The name did it. As long as I was driving on something called the Beartooth Highway it didn’t really matter what it was like. All I knew was that it was listed as a key Montana/Wyoming scenic byway and that it was closed for much of the year due to snow so I figured it must be at a fairly high altitude. It turned out to be one of the best drives I’ve ever done but it wasn’t for the faint hearted.
I was basing myself in Cody, Wyoming because it was the only place where I could get a motel room for under $200 close to both Yellowstone National Park and the Beartooth Highway. Cody isn’t on the route so I first had to drive for about an hour to the starting point at Red Lodge, Montana but that in itself was a wonderful drive. There wasn’t a whole heap to see once you got used to the high desert landscape but the roads were ridiculously straight and long, the speed limit was 70mph and it was mostly empty, making it an excellent route to crank up the music, put your foot down and enjoy the big skies of Wyoming and Montana.
Not long after crossing into Montana I got to the cute small town of Red Lodge and after a quick mooch around I struck for the Beartooth Highway. It was amazing how quickly the climb left the desert floor and began to ascend what I can only not-so-eloquently describe as a big ass mountain range. It didn’t quite offer the fear factor of some of the roads in South America and Asia that are often the subject of internet clickbait headlines such as ‘You Won’t Believe How Scary These 10 Roads Are’, but it was an incredible experience nonetheless.
The ultimate object of this drive is to get to the Beartooth Pass, pretty much the summit of the mountain of the same name. After a gentle climb up a small picturesque valley the road narrows significantly then climbs from an elevation of 5,000ft to about 8,000ft over 12 steep miles of hairpin bends. These looked incredible on my GPS that increasingly appeared to be taking me through a game of Snakes & Ladders rather than an actual road. At one point I tried to take a photo of the GPS screen to show how crazy it looked but it quickly became clear that taking my eyes off the road for more than a second would mean certain death, so you’ll just have to take my word for it.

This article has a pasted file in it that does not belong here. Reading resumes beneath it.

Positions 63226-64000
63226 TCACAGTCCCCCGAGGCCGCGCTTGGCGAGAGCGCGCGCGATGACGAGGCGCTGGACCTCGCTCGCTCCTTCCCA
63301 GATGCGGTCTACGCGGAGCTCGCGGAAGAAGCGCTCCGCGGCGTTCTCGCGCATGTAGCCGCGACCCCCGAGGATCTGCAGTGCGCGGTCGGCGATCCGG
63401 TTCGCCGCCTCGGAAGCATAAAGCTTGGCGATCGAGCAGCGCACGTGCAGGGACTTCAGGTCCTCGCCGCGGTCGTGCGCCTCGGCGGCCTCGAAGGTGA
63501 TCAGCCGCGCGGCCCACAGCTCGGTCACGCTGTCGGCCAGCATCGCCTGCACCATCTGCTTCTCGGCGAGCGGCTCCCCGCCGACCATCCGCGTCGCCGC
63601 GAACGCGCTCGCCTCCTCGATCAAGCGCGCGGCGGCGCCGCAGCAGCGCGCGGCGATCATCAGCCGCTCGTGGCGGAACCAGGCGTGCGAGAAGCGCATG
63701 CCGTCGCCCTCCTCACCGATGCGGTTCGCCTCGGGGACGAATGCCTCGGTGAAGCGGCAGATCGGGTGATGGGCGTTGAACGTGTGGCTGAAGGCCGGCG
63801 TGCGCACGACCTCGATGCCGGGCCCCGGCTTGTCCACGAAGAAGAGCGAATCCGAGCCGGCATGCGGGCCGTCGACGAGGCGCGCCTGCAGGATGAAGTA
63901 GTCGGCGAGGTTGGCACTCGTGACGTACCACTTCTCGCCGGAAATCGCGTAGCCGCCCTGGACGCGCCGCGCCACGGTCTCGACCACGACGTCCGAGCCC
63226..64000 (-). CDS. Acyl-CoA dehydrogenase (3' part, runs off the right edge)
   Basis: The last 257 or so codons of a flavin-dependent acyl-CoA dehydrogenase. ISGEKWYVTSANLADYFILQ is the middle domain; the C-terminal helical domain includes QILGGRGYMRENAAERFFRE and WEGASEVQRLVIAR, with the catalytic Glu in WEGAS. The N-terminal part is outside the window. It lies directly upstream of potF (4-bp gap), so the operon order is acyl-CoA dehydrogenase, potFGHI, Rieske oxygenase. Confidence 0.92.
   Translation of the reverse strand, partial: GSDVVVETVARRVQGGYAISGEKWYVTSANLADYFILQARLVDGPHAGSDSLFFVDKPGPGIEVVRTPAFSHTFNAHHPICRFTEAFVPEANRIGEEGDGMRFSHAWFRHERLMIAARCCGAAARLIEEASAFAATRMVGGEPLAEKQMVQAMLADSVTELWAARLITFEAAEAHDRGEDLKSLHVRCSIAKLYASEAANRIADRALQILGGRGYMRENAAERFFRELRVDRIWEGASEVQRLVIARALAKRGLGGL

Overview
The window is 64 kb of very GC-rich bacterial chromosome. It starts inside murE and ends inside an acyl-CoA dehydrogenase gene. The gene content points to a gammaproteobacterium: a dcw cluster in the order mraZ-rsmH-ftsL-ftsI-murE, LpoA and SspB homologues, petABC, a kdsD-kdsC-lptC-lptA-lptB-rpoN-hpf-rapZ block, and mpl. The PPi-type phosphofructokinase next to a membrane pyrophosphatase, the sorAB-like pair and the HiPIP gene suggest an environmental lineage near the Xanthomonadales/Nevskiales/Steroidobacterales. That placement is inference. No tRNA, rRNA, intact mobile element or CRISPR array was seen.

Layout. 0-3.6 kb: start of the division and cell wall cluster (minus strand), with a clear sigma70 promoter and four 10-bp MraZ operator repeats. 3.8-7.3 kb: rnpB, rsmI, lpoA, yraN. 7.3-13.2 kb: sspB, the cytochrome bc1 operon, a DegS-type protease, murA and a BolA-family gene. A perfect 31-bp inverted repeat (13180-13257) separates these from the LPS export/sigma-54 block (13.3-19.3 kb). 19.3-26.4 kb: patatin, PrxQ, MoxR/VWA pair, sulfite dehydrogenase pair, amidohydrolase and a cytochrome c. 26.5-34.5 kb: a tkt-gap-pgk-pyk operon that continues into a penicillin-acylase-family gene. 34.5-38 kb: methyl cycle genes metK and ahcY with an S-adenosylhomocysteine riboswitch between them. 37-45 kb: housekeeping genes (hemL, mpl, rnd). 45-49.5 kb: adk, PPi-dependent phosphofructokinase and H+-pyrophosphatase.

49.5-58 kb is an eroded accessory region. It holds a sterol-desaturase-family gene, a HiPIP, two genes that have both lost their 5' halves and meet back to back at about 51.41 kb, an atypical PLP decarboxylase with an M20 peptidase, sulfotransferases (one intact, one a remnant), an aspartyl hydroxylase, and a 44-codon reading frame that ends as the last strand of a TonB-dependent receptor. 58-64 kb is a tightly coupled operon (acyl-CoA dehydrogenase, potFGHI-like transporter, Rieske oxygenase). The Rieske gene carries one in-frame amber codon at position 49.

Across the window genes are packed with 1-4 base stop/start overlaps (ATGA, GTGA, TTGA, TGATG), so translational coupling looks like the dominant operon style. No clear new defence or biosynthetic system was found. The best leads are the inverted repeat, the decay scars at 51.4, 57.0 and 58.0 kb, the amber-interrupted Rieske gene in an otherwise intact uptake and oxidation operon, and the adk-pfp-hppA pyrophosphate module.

It is hard to imagine anyone being crazy enough to build a road through here at all, let alone in the 1930’s which is when construction on this highway began. I was in a high alpine region, dotted with trees and surrounded by very steep shingled mountainsides that only the craziest mountain goat would dare to traverse. Apart from the road itself presenting plenty of winter dangers it was obvious that these steep stony drops would create spectacular avalanches. It was a miracle that the road existed at all and hard to understand why it was constructed in the first place. Apparently one of the first people to traverse this route was a Civil War General with a group of soldiers in tow trying to find a shortcut back from Yellowstone National Park. About 70 years later the road was built pretty much following his exact path and since then it has remained a precarious short cut.
It is impassable between October and May, experiences a multitude of landslides and as a result is in need of constant repair. Even in the middle of summer it can experience closures due to snowstorms. Just when I thought I was truly in the middle of nowhere I had to slow down for a large road crew repairing a section that had been destroyed by a rock fall the previous winter. These folks were working in terrible conditions even in summer with everything from unstable road edges to gale force freezing winds to deal with, all whilst in sunshine more than capable of giving you severe sunburn.